Campaign Fundraisers: You're Cordially Excluded
You can’t accuse Mitt Romney of being inconsistent. Well, you can about health care, abortion, gun control, and whether the American car industry should have been rescued. You can’t, however, accuse him of inconsistency when it comes to raising money from wealthy executives and financiers in sumptuous private settings. In that he is unswerving and highly skilled, as demonstrated by his estimated $3 million take from a trio of events on July 8 in the Hamptons. The highlight of Romney’s Long Island beach jaunt was a $50,000-per-person dinner at the home of billionaire David Koch.
We don’t know what Romney told guests at Chez Koch, because, like most fundraisers he attends at supporters’ homes, it was off-limits to all but those opening large wallets. As usual, journalists were kept at a safe distance, and the campaign wouldn’t release Romney’s remarks. It’s safe to assume he revealed something—in substance or tone—that he wouldn’t want the public to hear. Why else the secrecy?
President Obama is almost as tight-lipped about the lavish dinners he headlines. His handlers allow reporters to witness boilerplate opening remarks before herding them to the curb. But Obama is so determined to make sure there’s no record of his less formal comments that campaign workers confiscate guests’ phones and put them in plastic bags before some fundraisers, including one held on May 14 at the New York home of Blackstone President Tony James.
Like Democrats before him, the president tends to draw the most attention when he pals around behind closed doors with liberals in the entertainment industry, such as George Clooney, who hosted a $40,000-a-head Obama event at his Hollywood home on May 10, and Sarah Jessica Parker, who had 50 people over to her townhouse in Manhattan for a similarly priced supper in mid-June.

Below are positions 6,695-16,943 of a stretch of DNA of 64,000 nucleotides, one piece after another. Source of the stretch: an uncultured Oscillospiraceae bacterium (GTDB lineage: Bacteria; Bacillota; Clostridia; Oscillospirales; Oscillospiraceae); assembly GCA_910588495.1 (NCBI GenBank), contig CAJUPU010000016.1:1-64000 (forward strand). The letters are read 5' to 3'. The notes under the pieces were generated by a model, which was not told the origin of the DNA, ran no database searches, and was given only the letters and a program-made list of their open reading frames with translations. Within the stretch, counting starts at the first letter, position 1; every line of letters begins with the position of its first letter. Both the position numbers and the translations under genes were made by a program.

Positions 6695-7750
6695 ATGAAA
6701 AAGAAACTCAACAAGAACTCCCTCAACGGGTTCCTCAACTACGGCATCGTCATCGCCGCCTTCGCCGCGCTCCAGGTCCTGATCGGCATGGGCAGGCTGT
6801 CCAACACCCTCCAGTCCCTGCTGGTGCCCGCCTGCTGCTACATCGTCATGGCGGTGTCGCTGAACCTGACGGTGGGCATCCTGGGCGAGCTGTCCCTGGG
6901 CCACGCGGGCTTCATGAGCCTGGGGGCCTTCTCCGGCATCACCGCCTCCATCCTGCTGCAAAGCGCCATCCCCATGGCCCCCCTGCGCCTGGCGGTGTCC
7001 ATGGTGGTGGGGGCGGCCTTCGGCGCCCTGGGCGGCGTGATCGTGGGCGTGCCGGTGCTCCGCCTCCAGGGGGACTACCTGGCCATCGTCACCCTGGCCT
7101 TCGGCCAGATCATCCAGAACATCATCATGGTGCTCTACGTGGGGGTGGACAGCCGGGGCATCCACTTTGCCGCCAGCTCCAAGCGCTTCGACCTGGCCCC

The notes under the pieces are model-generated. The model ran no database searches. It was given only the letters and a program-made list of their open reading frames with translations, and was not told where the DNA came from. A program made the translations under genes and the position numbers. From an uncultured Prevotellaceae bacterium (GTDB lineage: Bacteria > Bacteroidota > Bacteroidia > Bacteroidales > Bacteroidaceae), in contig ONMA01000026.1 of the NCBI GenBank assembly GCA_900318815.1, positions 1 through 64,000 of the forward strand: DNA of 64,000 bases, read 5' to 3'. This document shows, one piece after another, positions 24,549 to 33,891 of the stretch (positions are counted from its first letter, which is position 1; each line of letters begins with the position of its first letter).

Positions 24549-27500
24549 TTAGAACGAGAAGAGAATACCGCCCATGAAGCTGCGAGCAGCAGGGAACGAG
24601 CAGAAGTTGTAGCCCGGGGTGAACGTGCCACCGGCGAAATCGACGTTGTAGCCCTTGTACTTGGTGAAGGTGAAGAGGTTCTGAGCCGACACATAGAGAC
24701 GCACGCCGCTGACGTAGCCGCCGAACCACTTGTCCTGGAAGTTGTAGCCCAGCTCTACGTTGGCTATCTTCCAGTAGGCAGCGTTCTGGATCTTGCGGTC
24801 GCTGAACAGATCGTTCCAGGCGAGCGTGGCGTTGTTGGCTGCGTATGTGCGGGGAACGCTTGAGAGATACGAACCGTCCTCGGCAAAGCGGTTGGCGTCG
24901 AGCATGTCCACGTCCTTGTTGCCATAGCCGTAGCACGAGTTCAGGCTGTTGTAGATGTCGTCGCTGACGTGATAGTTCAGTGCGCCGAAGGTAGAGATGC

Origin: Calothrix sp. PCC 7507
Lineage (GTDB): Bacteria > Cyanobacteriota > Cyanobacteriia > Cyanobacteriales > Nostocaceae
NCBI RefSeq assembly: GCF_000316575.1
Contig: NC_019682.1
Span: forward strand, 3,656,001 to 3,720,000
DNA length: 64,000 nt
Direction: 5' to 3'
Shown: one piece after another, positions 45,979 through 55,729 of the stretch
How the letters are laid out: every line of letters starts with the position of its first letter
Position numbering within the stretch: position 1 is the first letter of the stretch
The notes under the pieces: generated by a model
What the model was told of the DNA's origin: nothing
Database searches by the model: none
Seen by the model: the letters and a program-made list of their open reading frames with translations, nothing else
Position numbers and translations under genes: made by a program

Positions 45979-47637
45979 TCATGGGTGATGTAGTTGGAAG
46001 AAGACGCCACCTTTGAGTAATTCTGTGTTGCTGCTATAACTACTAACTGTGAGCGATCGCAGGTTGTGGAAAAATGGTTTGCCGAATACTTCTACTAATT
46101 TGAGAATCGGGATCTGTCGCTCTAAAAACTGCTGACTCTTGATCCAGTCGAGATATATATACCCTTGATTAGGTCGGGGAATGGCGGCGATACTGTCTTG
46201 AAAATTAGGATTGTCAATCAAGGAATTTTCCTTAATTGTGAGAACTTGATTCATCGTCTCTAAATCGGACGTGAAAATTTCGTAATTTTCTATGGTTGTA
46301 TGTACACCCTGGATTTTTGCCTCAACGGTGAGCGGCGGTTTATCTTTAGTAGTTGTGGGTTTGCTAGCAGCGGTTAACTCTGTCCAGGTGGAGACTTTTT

There are many aspects of our money-soaked political culture to worry about. One that we seem to be getting awfully comfortable with is the off-the-record fundraiser, which consumes an increasing amount of presidential candidates’ time and energy. Raising money under a cloak of silence suggests that candidates have one version of their pitch that they offer ordinary voters and another, more candid one the public isn’t allowed to hear. That’s the appeal of events limited to mega-donors, and it isn’t a good thing, says Melanie Sloan, executive director of Citizens for Responsibility and Ethics in Washington. “What,” she asks, “do they tell their big donors that they don’t tell the rest of us?”
Obama and Romney are too sophisticated to engage over shrimp cocktail in an explicit quid pro quo to kill a regulation or promote someone’s cousin to a judgeship. The more likely scenario, one that must keep their aides awake at night, is that in a relaxed setting among people who have shown their friendship in cold, hard cash, the candidate will stray from the usual script and inadvertently say what he really thinks. That’s what happened during Obama’s first run for the White House, when he told guests at a closed-door San Francisco fundraiser that some small-town voters are “bitter” and “cling to guns or religion.” That comment, which Obama later tried to retract, became public because a donor gave an audio recording of the speech to a news website. Now Obama takes precautions. At a March 30 fundraiser at Maine’s Portland Museum of Art, the president asked the 130 supporters in attendance not to post video of the private session.